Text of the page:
Tuesday, March 20, 2012

Dan Linssen Pines for a Library of His Own Making

                                            Not what Dan has in mind.           

Full disclosure: I was at "yesterday's central library" on Wednesday, March 7. 2012. (Presented a workshop for the Nicolet Federated Library System.) From 12:30 to 12:45 and again from 4:30 to 4:45, I walked around the two floors of public service space where perhaps as many as 100 people were engaged in variety of activities: browsing the shelves, checking out materials, asking staff for assistance, using computers, accessing the library's wi-fi, reading newspapers (yes, print newspapers, of all things), working in small groups, and reading alone.

Apparently, there are still people in Brown County who like to visit a comfortable place.

And then there's the programming aspect of what libraries do, not all of it requiring "technology-enhanced meeting space".

Dan Linssen column: Embrace tomorrow's technology over yesterday's central library. (Green Bay Press-Gazette, 3/18/2012)

Excerpt: For $3 million, we could build and equip a very nice 20,000-square-foot technology center that could be accessed online by users with computers or electronic readers, and could offer some comfortable and inviting on-site computer/reader stations for walk-in use. The facility even could offer limited [?] technology-enhanced meeting space for public use. We could then spend another $2 million to purchase 10,000 electronic readers for loan to users who don't have access to computers or readers. That would leave $10 million to spend on digitizing and archiving the library's current print collections, establishing a site-maintenance and technology upgrade fund and providing transition assistance to county residents as we migrate to a digital library world.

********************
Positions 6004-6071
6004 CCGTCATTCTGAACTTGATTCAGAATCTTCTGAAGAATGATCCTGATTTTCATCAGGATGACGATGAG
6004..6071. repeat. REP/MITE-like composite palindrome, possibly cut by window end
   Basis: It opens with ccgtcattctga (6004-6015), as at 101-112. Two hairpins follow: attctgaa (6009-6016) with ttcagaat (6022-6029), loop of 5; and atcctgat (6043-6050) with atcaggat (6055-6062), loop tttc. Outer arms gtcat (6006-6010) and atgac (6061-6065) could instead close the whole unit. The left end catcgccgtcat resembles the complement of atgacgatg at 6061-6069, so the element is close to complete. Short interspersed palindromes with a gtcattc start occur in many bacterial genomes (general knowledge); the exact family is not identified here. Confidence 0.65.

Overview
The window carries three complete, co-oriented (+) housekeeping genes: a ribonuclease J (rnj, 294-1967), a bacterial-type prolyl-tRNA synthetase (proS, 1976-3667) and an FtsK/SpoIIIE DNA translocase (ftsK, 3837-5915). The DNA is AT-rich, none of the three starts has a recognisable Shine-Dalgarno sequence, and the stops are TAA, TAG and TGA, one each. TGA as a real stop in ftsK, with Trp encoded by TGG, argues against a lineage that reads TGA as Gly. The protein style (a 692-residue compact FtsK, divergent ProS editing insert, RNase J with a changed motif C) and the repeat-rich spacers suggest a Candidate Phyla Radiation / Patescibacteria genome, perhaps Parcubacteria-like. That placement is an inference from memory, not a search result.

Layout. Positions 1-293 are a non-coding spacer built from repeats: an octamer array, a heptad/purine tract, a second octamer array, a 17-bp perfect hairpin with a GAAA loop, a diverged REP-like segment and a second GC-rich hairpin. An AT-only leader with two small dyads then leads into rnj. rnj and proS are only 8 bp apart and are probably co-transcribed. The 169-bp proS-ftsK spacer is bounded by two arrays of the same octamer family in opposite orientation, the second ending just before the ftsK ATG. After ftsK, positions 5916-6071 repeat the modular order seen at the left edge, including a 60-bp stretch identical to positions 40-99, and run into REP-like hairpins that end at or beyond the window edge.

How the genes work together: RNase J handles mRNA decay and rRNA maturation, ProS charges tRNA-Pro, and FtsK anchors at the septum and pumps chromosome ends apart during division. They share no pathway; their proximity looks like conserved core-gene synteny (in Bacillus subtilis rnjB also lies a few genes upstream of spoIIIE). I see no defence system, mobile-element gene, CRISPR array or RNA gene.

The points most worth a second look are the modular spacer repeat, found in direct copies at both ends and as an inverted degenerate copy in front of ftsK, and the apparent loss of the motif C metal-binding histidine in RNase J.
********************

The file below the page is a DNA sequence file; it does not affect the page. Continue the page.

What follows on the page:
There's something missing here, right? 

In his design for what he wants in a library technology center, Dan omits a critical public library service element.

Children's services.  (And maybe Dan should take a look at this.)
Library Journal, February 15, 1985

Here's the link to the New York Times article.

Dan Linsser, meet Frank Novak.   The two of you seem to be in a rush to get to the same destination.

In a position paper prepared at the request of Save our Rockford Library, Jane Pearlmutter, Associate Director Emeritus and Instructor at  the University of Wisconsin-Madison School of Library and Information Studies, observes that “RPL seems like a passenger who knows it’s time to go somewhere, but is standing on the wrong platform, waiting for the wrong train.”

Here are a couple of other thoughts to ponder.

1 comment:

Miss Pippi said...

Thank you! I appreciate Words Worth Considering, Part 1. Reading and writing do not fade away because new technology has come to play.